Real estate disputes often involve millions of dollars

| Jul 29, 2017 | Real Estate Disputes |

In a state north of Florida, there’s a contentious battle occurring between two building owners. Real estate disputes like this one often necessitate repeated visits to courtrooms and are often very stressful. It appears this one may finally be over, however, as an appellate court has upheld a $3.9 million payout.

The payout is for legal fees the court says one building owner now owes the other due to a lawsuit. One owner claimed structural damage occurred on his building during construction on the adjacent building, owned by the other party. The court based its ruling on a contract the two building owners signed before construction got underway. This agreement specifically stated that the owner of the building going under construction would pay legal fees of the adjacent building owner if any legal problems arose regarding the project.

The recipient of the payout said his side couldn’t be happier after six long years of litigation. The legal fees were sought in addition to damages. The building owner who ordered the construction had actually filed multiple appeals after the lower court’s initial ruling in the other building owner’s favor; however, with the appellate court’s decision to uphold the ruling, the case likely comes to a close.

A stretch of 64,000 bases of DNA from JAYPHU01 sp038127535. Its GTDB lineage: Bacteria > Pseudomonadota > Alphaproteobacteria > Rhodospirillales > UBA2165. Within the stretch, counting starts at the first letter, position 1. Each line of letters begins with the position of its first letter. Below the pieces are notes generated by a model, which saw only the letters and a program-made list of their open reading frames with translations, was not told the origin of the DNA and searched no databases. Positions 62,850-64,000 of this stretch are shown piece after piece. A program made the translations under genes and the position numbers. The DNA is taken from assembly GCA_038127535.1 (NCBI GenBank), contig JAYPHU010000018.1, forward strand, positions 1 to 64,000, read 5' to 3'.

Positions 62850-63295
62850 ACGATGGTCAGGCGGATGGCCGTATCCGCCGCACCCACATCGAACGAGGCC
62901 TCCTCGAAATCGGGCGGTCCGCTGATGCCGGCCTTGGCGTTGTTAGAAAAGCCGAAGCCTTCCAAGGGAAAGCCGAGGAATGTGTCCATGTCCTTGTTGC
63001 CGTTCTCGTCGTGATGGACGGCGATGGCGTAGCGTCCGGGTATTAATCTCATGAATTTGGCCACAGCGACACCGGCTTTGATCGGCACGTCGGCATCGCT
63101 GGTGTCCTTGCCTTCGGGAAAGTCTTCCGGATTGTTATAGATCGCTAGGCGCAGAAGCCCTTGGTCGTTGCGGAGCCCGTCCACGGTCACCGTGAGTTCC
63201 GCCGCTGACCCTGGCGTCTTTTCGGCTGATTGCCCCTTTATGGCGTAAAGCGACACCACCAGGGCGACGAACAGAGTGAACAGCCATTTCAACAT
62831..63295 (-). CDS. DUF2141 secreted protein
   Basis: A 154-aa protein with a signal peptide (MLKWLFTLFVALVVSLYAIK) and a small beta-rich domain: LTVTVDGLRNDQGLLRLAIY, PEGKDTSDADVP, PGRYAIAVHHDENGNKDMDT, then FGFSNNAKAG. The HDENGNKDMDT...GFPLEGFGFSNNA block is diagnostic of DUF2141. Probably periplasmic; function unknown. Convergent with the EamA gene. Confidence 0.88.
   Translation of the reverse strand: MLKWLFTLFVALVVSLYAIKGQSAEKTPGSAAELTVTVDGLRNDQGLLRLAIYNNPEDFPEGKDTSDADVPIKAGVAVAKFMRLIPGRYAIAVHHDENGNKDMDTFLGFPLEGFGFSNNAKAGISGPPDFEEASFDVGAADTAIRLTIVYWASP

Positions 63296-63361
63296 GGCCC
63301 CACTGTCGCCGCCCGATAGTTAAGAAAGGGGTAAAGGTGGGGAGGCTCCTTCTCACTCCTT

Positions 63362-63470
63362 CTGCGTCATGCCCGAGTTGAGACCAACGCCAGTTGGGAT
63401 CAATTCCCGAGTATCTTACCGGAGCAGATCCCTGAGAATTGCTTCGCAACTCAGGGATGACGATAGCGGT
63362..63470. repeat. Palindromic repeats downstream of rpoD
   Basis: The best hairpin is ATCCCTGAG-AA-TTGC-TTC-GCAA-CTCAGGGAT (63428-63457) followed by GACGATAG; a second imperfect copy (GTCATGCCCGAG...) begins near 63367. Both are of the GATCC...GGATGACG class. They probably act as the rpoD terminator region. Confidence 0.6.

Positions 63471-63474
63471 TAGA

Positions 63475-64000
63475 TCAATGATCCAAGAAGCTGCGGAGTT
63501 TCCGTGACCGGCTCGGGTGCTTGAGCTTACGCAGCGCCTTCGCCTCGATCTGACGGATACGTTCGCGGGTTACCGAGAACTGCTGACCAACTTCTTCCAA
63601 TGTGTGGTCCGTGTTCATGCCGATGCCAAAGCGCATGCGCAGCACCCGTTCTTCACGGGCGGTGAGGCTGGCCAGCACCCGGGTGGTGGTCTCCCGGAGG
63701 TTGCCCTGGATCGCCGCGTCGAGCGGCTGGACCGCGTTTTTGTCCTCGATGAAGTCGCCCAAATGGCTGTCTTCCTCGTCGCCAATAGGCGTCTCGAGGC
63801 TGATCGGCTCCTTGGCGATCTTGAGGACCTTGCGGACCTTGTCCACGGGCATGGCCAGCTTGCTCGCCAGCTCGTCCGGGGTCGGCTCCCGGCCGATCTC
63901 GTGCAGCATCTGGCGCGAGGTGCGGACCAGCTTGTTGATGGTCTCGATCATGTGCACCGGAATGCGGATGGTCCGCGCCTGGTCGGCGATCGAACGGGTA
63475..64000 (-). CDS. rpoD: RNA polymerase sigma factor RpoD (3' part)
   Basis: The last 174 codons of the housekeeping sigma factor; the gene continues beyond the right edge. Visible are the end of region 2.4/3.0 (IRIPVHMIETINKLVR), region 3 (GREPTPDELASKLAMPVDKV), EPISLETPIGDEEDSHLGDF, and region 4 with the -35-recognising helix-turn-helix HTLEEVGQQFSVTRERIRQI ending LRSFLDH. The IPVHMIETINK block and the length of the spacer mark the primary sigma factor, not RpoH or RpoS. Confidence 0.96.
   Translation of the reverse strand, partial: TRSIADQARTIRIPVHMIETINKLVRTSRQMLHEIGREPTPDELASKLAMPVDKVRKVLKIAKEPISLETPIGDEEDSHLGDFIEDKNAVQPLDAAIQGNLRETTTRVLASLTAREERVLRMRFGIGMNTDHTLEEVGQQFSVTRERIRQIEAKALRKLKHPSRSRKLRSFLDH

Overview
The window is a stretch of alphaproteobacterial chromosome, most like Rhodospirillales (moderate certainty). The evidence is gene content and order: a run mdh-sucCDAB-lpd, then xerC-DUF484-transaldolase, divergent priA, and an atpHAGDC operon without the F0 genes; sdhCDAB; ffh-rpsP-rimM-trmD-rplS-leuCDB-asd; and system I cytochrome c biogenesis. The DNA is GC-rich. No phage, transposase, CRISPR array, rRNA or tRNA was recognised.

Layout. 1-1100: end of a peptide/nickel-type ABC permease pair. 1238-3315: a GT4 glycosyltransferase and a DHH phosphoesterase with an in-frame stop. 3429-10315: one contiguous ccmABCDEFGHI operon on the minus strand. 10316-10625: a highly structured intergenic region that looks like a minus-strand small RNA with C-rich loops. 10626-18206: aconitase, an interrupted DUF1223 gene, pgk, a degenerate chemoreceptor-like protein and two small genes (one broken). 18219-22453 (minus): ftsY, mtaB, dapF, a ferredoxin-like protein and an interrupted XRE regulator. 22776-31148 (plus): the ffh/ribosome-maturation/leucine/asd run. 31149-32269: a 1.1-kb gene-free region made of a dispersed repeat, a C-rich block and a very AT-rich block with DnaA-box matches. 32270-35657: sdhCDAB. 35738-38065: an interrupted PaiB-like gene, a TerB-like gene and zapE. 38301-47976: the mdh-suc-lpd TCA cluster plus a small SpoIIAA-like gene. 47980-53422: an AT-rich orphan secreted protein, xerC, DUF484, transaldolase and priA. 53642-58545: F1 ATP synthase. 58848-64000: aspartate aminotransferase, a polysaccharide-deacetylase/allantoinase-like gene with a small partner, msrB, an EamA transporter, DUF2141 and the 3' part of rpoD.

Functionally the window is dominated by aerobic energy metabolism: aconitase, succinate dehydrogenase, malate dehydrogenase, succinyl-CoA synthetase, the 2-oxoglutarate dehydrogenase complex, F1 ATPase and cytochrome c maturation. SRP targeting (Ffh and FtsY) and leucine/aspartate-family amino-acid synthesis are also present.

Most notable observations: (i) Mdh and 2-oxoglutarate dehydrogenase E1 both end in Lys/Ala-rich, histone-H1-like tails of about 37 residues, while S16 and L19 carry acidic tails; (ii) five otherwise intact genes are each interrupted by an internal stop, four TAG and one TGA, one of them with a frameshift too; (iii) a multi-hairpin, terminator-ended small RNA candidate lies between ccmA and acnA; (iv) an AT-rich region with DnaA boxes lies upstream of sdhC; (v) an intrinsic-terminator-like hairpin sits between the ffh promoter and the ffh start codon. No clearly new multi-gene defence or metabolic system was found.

Florida real estate disputes can be complicated matters; therefore, it’s typically best to seek assistance from an experienced attorney before heading to court. An attorney can review any existing contracts and all details of a particular situation with a fine-toothed comb to see if any options are available to tip the scales in a client’s favor. In fact, some savvy attorneys are able to negotiate agreeable outcomes without stepping foot inside a courtroom; yet, they are fully prepared to aggressively litigate any issue, as needed.

Source: bethesdamagazine.com, “Maryland Court of Appeals Upholds $3.9 Million Legal Fee Payout in Bainbridge Bethesda Construction Dispute“, Andrew Metcalf, July 19, 2017

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